Many scholarships offered by business schools are based on merit, and recipients are chosen according to admissions applications and GMAT scores. As you consider the schools you want to attend, research the available scholarships they offer and guidelines for eligibility.

There are also scholarships that are specific to ethnicity such as the Stanford Reliance Dhirubhai MBA Fellowship Program, which provides a full scholarship for up to five Indian students who want to obtain an MBA at Stanford Graduate School of Business. African American and Hispanic MBA applicants can seek grants through the National Black MBA Association (NBMBAA) and National Society of Hispanic MBAs (NSHMBA), respectively. Minority grad students who pursue an MBA may also be eligible for a fellowship from the Robert Toigo Foundation, which provides an award of $2,500 per year paid directly to your business school tuition.

These above are just a few examples of the options that are available. Harvard Business School has a useful resource page with a variety of external funding options for those attending business school, whether at HBS or elsewhere.

Federal Work-Study Program

If you demonstrate financial need, you may be eligible to participate in the Federal Work-Study (FWS) Program, which gives part-time employment to graduate students. Not only can you use this income to pay for educational expenses for business school, you can also earn some money under the FWS Program. The type of work you are assigned is usually closely related to what you’re studying in business school.

Employer sponsorship

For full-time degree programs, the employers offering this benefit tend to be corporate firms, including management consulting, financial services, or other multinational companies.

The quid pro quo for employees earning their MBA through the sponsorship of their employer is that they stay for a certain period of time (often two years) after earning the degree or pay back the tuition costs to their employer.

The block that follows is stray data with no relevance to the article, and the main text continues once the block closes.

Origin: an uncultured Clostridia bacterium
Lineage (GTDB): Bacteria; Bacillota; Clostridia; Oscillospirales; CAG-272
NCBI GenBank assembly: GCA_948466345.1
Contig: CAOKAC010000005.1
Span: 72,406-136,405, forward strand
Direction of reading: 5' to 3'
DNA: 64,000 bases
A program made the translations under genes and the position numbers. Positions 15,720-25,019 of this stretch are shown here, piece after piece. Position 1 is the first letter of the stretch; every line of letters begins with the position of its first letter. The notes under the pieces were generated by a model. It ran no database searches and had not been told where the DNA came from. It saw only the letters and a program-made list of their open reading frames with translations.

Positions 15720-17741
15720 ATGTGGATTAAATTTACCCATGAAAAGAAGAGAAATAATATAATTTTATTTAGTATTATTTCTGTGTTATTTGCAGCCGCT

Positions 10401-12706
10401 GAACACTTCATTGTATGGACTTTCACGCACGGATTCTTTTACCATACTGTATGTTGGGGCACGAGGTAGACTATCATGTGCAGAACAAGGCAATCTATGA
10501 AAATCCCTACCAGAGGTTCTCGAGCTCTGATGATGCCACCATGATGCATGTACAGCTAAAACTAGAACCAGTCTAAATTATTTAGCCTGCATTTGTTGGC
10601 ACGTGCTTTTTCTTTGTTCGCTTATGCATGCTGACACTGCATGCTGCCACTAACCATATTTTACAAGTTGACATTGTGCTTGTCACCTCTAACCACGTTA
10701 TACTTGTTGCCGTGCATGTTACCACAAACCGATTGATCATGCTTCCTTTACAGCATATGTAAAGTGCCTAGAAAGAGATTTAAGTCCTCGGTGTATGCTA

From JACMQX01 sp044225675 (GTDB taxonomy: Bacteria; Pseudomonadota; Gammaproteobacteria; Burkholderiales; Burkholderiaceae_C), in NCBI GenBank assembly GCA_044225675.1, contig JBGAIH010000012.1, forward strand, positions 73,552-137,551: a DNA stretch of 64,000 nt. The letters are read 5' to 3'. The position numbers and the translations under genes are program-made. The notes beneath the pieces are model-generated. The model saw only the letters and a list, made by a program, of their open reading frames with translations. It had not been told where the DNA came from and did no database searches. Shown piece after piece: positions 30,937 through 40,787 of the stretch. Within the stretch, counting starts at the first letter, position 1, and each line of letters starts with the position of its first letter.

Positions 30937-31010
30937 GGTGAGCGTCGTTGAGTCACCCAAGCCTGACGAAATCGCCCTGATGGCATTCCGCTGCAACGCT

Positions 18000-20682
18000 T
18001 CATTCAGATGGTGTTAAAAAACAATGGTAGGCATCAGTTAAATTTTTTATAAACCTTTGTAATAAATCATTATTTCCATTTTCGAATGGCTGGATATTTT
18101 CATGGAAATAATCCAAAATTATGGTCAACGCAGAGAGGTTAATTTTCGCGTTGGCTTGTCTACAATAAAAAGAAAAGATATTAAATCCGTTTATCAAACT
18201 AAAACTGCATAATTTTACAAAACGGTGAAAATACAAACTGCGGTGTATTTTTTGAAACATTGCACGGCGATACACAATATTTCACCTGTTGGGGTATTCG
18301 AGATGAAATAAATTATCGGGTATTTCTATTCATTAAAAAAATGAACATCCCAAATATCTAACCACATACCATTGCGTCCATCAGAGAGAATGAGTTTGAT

Alternatively, schools offering an executive-level business degree programs for mid-career students — also known as EMBA programs — can be attractive to employers who want to nurture leadership by promising employees.

Some companies that offer tuition assistance programs for employees who earn their MBA include Deloitte and PWC. You can also speak directly with your employer to see if this is something they would consider offering.

School loan forgiveness

A number of top MBA programs offer their own loan forgiveness programs for graduates who enter public service after graduating.

For example, Stanford GSB will pay a percentage of graduates’ loans while they are employed in nonprofit or public service positions. The Yale School of Management will support the repayment of annual need-based loans to a maximum of $10,100 per year for graduates working in public or nonprofit sectors. A number of other top schools also offer loan forgiveness programs for graduates entering public service, so it’s worth looking around.

MBA graduates with federal loans can also use one of the government’s income-based repayment programs, but these may be less flexible than individual school forgiveness programs.

Your loans after you finish business school

Keep in mind that if you have prior loans from an undergraduate/graduate program, it may be possible for you to defer those payments while you are obtaining your MBA. Contact your lenders to confirm the deferment process. Remember, your total debt will be determined by which types of loans you have taken out and through which lenders.

Once you’ve completed your MBA studies, your next goal will be to get your new career started. Once you have secured a position and have a job offer letter in hand, you may be able to refinance your student loans for a lower rate.

Disclaimer: This blog post provides personal finance educational information, and it is not intended to provide legal, financial, or tax advice.